Congress expands mark-to-market program
Congress has expanded the so-called "mark-to-market" demonstration program for Federal Housing Administration-insured Section 8 rent subsidy projects as part of the fiscal 1997 appropriations act for the U.S. Department of Housing and Urban Development (HUD).
The bill also provides funding to renew contracts for Section 8 projects that don't go into the mark-to-market program and to keep Section 221(d)(3) below market interest rate (BMIR) and Section 236 projects in the low-income housing inventory.
The mark-to-market program is aimed at reducing the long-term cost of FHA-insured Section 8 projects with above-market rents b reducING the mortgage to the amount that can be supported by market rents. The debt restructuring may involve a full or partial FHA insurance claim payment, debt forgiveness, reinsurance or other credit enhancement.
If the restructuring involves a reduced first mortgage, HUD can take back a second mortgage for the difference between the new first mortgage and the outstanding balance on the original loan. This mechanism will avoid any tax liability for the project owner for forgiveness of debt income.
HUD can contract with state housing finance agencies, housing agencies or nonprofits to administer the program. These agencies, in turn, can enter into partnerships with other entities, including public housing authorities, financial institutions, Fannie Mae and Freddie Mac.
If a mortgage is restructured under the mark-to-market program, the owner must agree to accept Section 8 contract renewals and to maintain low, income affordability for at least 20 years, under guidelines established by HUD or the ad, ministering agency. The affordability requirements may be waived by HUD or the agency for a good cause.
The bill adds $10 million to the $30 million appropriated for the mark-to-market program in fiscal 1996 and in, creases the maximum size of the program from 15,000 to 50,000 units. While expanding the size of the program, the 1997 bill reduced the universe of eligible projects. To be eligible for the demonstration program under the new law, a project must have rents exceeding 120% of area fair market rents (FMRs). Under the 1996 version of the program, projects with rents above 100% of FMR were eligible.
The bill provides for one, year renewals at current rents for conventionally financed projects with rents at or below 120% of FMR and projects financed or insured by state or local housing agencies, Section 202 elderly housing projects, Section 881 handicapped housing projects, and Section 515 rural housing projects, regardless of their current levels. FHA-insured projects with rents above 120% of FMR can have their contracts renewed at 120% of FMR.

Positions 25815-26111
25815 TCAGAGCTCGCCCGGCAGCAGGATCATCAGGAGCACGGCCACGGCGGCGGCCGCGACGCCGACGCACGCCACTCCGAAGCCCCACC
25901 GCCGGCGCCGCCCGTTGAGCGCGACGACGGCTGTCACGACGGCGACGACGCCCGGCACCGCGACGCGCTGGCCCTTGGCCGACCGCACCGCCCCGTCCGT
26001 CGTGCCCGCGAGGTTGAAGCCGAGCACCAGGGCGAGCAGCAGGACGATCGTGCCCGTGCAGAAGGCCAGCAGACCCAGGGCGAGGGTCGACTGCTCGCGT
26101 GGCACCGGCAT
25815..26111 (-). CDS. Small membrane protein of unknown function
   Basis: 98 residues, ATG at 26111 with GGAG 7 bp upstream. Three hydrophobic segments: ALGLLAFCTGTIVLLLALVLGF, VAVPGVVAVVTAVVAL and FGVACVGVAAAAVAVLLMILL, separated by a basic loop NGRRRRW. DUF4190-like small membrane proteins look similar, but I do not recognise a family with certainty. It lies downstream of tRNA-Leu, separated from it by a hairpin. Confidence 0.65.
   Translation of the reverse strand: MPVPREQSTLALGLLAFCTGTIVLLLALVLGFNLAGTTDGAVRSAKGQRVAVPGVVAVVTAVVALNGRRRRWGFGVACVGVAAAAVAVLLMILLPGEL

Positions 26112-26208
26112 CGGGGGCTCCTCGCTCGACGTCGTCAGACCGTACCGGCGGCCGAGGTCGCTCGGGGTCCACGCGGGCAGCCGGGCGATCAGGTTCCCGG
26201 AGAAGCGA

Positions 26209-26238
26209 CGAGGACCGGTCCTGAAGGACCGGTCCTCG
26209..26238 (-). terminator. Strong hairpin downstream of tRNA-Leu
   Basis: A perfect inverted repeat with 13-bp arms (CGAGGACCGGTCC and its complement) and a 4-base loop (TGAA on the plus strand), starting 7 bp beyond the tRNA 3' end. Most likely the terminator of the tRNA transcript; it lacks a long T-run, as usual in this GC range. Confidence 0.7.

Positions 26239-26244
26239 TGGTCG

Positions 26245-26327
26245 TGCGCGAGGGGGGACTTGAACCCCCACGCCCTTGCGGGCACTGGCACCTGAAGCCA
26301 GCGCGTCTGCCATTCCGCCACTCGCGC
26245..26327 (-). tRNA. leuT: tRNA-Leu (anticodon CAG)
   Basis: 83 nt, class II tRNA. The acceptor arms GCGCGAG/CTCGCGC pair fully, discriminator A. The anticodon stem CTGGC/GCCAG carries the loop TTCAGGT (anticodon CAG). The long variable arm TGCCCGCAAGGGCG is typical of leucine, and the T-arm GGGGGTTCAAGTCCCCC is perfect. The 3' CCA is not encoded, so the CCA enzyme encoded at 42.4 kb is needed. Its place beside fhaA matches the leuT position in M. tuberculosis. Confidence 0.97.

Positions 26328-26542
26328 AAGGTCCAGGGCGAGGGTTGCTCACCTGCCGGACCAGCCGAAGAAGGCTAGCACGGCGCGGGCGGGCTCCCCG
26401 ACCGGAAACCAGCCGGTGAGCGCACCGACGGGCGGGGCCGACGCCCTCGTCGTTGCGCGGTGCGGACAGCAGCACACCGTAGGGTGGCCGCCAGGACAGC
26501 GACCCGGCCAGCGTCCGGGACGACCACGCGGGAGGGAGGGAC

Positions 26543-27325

The bill provides $350 million for assistance under the Low-income Housing Preservation and Resident Homeownership Act of 1990 (LIHPRHA) and the Emergency low-income Housing Preservation Act of 1987 (ELIHPA) for Section 221(d)(3)BMIR and Section 236 projects whose owners can re a the mortgages and convert the low-income housing to other uses.
Most of the money is ear, marked for grants to support sales of projects to tenant organizations and nonprofits which will maintain them as low-income housing. Up to $75 million can be used for loans to owners to encourage them to extend the low-income use restrictions of their projects. This funding is available only to owners of certain projects for which the processing of applications for assistance had been delayed. The bill also provides up to $100 million for rental assistance to prevent displacement of tenants in projects whose mortgages are prepaid. Congress breaks without completing housing billThe 104th Congress adjourned without completing action on a major public- and assisted-housing reform bill that had passed both houses in different forms. The legislation would have made a number of changes in the Section 8 program, combining certificates and vouchers into a single tenant-based assistance program and eliminating the endless lease and take-one, take-all provisions.One of the sticking points that blocked an agreement on the bill was the House's insistence on repealing the U.S. Housing Act of 1937, which provides the statutory authority for public housing and Section 8. Critics pointed out that a repeal could present a lot of technical problems, because many other statutes reference the 1937 act as a standard for low-income housing.
Lenders get protection
from superfund liabdity
Congress has given real estate lenders some protection from liability for the cost of cleaning up contaminated properties securing their loans. Under an amendment to the Comprehensive Environmental Response, Compensation, and Liability Act (CERCLA), or Superfund law, added to the session-ending omnibus appropriations act, a lender won't be considered a property owner solely because it holds indicia of ownership to protect its security interest in the property.
Also, a lender which forecloses on property won't be considered an owner or operator if the lender acts to dispose of the property at the earliest practicable time on commercially reasonable terms.